An Ecological Approach to Partnership

Please download to get full document.

View again

of 21
All materials on our website are shared by users. If you have any questions about copyright issues, please report us to resolve them. We are always happy to assist you.
Information Report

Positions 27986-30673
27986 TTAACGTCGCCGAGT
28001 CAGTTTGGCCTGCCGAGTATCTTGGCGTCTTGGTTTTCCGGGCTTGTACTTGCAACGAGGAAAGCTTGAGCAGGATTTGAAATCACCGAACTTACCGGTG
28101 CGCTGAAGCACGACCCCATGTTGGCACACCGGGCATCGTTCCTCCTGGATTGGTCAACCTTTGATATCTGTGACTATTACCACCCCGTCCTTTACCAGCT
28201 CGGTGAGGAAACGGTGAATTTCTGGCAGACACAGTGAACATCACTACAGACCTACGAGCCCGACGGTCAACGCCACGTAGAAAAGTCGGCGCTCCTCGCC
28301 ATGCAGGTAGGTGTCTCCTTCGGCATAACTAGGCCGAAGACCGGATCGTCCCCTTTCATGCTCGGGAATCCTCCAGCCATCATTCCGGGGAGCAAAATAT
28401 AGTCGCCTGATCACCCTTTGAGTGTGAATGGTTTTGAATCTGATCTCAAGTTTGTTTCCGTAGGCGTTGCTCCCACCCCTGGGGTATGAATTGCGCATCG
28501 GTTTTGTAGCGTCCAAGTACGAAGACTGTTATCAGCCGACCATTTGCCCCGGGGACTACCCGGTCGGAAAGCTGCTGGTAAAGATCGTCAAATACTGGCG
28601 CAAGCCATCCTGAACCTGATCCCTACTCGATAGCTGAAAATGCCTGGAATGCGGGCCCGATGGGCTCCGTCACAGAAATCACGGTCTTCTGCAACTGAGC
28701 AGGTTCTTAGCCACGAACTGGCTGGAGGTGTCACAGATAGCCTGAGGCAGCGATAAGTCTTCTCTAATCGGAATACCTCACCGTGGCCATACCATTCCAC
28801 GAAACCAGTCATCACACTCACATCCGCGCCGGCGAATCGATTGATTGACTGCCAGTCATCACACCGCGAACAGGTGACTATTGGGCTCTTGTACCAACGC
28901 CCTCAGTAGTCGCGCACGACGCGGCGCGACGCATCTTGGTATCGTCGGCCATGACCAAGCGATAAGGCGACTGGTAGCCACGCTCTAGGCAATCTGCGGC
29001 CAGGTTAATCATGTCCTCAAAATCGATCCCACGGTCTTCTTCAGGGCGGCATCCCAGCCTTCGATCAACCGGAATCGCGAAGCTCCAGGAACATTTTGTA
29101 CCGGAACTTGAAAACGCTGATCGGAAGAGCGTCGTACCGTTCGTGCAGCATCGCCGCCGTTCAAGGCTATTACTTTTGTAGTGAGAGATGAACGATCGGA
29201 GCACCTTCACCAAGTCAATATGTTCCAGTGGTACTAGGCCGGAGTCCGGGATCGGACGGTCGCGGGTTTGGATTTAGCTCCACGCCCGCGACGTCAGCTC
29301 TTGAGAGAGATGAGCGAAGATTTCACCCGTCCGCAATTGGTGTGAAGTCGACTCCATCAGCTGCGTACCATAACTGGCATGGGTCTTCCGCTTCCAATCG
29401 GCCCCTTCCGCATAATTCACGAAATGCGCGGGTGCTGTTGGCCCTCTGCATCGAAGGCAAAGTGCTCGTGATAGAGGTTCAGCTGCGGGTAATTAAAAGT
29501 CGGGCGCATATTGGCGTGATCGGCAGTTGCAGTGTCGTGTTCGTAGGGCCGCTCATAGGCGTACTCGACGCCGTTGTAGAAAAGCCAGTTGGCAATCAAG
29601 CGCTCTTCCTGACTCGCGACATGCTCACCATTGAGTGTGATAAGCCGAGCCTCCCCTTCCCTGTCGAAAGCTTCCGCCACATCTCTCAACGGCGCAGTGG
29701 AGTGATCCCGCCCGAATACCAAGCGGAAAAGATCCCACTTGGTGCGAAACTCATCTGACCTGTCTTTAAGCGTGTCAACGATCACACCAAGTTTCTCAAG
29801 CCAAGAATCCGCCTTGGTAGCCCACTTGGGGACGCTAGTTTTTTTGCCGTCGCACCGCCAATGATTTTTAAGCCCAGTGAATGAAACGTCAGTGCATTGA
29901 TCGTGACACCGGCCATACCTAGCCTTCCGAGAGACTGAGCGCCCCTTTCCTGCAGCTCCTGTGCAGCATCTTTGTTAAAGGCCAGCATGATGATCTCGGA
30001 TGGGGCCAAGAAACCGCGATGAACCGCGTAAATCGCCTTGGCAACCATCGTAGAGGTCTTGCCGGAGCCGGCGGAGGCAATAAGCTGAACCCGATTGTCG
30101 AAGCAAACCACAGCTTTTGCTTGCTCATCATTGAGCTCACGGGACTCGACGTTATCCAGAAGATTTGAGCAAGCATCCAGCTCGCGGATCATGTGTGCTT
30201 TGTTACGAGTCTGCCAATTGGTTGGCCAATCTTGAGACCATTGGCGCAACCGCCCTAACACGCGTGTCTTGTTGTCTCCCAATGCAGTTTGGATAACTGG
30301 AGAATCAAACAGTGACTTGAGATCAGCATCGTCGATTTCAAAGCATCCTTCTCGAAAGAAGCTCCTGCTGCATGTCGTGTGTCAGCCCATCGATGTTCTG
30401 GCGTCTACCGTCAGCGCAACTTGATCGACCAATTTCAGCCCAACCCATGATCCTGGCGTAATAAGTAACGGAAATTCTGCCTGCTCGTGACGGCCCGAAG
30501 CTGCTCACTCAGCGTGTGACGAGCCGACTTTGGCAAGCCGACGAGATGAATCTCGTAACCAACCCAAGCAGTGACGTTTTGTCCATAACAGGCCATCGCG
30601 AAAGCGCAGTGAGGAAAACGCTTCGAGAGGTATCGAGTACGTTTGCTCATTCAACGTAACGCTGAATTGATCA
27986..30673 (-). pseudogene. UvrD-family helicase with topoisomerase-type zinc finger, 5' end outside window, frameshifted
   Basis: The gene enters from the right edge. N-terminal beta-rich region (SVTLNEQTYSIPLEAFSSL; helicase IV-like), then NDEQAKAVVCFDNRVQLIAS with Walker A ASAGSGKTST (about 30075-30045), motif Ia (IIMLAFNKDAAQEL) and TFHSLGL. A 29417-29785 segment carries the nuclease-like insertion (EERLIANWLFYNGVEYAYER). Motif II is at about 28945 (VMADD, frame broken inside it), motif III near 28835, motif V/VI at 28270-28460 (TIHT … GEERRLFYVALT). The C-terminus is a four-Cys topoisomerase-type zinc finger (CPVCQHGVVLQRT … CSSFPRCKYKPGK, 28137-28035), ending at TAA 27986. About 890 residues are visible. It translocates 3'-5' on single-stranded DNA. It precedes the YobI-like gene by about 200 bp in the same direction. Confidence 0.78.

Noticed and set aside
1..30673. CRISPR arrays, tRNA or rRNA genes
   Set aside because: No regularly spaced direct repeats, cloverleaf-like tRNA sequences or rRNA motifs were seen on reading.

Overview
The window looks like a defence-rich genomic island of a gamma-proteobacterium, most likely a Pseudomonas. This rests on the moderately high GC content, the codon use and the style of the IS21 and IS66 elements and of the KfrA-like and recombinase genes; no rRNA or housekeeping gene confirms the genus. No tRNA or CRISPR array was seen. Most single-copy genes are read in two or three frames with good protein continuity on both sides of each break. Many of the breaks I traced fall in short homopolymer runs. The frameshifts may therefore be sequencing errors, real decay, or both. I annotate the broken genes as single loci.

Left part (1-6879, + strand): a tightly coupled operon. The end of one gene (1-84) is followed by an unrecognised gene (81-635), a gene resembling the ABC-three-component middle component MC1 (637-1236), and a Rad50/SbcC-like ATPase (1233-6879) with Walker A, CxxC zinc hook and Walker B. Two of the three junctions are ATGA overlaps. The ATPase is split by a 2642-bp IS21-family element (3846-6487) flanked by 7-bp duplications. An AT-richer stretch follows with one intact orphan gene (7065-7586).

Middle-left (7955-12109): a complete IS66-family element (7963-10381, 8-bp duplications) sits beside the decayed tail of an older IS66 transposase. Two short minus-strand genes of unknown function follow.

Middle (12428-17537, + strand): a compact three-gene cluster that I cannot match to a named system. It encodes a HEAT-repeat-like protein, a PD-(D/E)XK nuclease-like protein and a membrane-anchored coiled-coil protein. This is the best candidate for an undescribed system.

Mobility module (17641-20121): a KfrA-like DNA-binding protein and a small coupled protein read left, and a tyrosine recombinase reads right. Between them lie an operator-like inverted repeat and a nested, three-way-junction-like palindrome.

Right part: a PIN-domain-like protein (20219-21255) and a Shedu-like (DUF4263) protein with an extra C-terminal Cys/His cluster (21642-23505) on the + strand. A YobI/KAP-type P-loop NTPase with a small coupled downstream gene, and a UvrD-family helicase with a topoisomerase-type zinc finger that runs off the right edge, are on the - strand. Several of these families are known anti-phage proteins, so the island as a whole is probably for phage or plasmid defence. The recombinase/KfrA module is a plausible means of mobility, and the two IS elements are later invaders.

Views: 19 | Pages: 21

Extension: PDF | Download: 0

Related documents
This learning paper explores insights and questions on partnerships from the perspective of the Oxfam Australia (OAU)-led program in South Africa. It examines four issues: power, contestation, trust and adaptive practice. It also presents an emergent partnership model drawing on this learning.